Posts in Category: Nature

Fledgling Owlet

Ever witness an owlet fledgling process? I hope this shot will give you an idea of the process. The owlet usually would back its way out of the nest box and slowly climb to the highest point possible. It would stay there for a minute or two searching for its siblings and then take off towards them.
Interested in getting images like this one soon? I can put you in touch with my friend Mark Runnals for this type of opportunity.

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RBWP Feeding

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The same pair of RBWP have returned to the same nest box again this year.  Last year, none of the babies survived and appeared to have been killed by squirrels.  This pair has been working very hard.  The first clutch from this year failed earlier this summer.  Since then, with the help of my friend Mark, we have trimmed away a lot of the palm frond to keep the squirrels away.  This is the second clutch and I could hear the constant screaming of the babies begging for food everyday.   I am happy that they finally produced some young ones that will be leaving within the next few days.

1Dx | 200-400mm L | 1/320 | f/8 | ISO800 | Fill Flash | Manual

Tender Moment

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I was fortunate enough to be able to photograph this Barred Owl nest along many great photographers early this year.  Owl is my favorite raptor among the all the Avian species.  After spending over a month monitoring and photographing their progress, this image was by far one of my favorites from this nest.  It was one of the best days for photographing at this location: not only we did not have the typical cloudy day with dull lighting,  we also had one of the best moments one could have asked for.  The sun lit up the background perfectly and the baby barred owl popped up and peeking through the mother, checking out the action going on among the photographers to my left.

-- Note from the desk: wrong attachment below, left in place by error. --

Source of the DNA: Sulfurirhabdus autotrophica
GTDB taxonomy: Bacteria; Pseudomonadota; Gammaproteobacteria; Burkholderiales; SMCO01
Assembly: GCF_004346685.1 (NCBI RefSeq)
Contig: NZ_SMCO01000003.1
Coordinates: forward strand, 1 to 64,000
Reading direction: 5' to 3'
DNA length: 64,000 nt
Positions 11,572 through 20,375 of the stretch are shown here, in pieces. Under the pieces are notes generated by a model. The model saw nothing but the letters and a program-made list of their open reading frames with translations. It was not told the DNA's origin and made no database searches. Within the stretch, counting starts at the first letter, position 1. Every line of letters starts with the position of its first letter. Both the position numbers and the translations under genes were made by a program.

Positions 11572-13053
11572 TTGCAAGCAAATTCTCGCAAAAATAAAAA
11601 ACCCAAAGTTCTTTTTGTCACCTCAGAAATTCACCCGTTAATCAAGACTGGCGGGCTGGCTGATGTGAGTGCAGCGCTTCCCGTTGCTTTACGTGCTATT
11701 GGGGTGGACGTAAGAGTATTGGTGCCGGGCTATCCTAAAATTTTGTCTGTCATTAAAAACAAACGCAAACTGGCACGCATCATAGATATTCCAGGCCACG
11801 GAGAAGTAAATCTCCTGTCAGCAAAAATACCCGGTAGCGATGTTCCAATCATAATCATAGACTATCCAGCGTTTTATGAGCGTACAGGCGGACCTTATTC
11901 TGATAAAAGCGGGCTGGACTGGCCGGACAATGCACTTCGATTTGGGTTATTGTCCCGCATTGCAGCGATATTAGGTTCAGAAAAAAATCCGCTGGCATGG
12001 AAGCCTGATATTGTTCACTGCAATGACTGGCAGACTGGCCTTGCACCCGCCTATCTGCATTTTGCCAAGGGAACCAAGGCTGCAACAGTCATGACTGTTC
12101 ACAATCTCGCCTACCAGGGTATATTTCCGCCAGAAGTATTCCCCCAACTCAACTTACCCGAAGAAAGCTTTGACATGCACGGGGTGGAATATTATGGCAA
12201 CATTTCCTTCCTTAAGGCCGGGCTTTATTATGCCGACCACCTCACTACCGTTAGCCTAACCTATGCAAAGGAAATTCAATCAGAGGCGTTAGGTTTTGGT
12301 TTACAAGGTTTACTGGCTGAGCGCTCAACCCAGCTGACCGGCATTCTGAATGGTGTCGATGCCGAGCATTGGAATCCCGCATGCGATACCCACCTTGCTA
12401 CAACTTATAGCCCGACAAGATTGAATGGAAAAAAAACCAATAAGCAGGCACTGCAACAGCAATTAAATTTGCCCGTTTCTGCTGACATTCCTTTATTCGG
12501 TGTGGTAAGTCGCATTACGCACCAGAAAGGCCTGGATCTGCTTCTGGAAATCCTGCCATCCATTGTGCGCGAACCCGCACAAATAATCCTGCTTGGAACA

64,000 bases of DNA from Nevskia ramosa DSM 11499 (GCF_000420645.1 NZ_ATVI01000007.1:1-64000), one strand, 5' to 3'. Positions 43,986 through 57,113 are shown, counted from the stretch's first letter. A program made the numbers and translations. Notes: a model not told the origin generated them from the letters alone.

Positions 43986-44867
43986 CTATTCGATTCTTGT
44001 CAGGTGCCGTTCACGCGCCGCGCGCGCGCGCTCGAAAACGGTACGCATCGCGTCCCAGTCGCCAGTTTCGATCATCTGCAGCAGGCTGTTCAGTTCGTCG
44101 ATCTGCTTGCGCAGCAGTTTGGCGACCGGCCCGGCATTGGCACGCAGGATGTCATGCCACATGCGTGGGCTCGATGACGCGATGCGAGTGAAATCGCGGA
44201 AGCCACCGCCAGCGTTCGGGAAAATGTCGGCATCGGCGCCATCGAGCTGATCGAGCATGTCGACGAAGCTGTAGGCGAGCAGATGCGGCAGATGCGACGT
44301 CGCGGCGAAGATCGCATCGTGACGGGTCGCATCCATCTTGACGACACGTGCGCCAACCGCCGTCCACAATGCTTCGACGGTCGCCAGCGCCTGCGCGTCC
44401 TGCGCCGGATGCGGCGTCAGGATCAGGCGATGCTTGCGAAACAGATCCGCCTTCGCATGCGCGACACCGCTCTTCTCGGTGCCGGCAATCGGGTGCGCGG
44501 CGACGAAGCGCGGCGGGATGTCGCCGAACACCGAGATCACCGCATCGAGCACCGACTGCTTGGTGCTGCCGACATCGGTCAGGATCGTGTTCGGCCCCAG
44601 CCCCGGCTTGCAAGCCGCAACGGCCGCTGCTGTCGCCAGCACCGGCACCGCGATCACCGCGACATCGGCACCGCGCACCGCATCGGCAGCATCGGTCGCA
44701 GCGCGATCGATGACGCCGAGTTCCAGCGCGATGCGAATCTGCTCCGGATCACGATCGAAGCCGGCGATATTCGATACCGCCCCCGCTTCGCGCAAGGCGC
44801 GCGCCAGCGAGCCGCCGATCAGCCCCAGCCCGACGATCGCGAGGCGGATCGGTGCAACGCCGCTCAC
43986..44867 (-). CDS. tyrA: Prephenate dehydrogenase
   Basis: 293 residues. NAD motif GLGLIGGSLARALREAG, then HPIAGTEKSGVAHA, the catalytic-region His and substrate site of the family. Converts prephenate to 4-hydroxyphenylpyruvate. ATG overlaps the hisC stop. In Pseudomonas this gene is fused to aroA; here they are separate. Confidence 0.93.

1Dx | 1200mm | 1/160 | f/9 | ISO4000 | Fill Flash | Manual

Branching Owlet

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Screech Owlet landing in Fern Lake. I was only able to capture one late afternoon of branching baby owls at this nest before they moved higher into the grand oaks. I feel especially privileged to witness the fledging of several screech owl nests this year. Side lit by the light bouncing off a small stream of water, beamer was use to balance the shadow.